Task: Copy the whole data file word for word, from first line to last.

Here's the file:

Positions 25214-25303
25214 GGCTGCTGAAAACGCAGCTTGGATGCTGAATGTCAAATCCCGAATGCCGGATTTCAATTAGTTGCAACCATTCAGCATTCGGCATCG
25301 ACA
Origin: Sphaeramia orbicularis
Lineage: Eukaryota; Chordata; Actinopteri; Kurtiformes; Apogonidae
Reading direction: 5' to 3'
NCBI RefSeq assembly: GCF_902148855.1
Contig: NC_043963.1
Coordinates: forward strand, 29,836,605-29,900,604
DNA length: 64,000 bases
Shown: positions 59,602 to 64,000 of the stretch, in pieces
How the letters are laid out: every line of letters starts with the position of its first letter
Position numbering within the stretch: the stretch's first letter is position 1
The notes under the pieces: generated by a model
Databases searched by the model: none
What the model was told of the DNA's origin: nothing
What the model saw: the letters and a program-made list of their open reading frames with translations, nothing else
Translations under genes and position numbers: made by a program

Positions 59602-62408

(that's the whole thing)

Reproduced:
Positions 25214-25303
25214 GGCTGCTGAAAACGCAGCTTGGATGCTGAATGTCAAATCCCGAATGCCGGATTTCAATTAGTTGCAACCATTCAGCATTCGGCATCG
25301 ACA
Origin: Sphaeramia orbicularis
Lineage: Eukaryota; Chordata; Actinopteri; Kurtiformes; Apogonidae
Reading direction: 5' to 3'
NCBI RefSeq assembly: GCF_902148855.1
Contig: NC_043963.1
Coordinates: forward strand, 29,836,605-29,900,604
DNA length: 64,000 bases
Shown: positions 59,602 to 64,000 of the stretch, in pieces
How the letters are laid out: every line of letters starts with the position of its first letter
Position numbering within the stretch: the stretch's first letter is position 1
The notes under the pieces: generated by a model
Databases searched by the model: none
What the model was told of the DNA's origin: nothing
What the model saw: the letters and a program-made list of their open reading frames with translations, nothing else
Translations under genes and position numbers: made by a program

Positions 59602-62408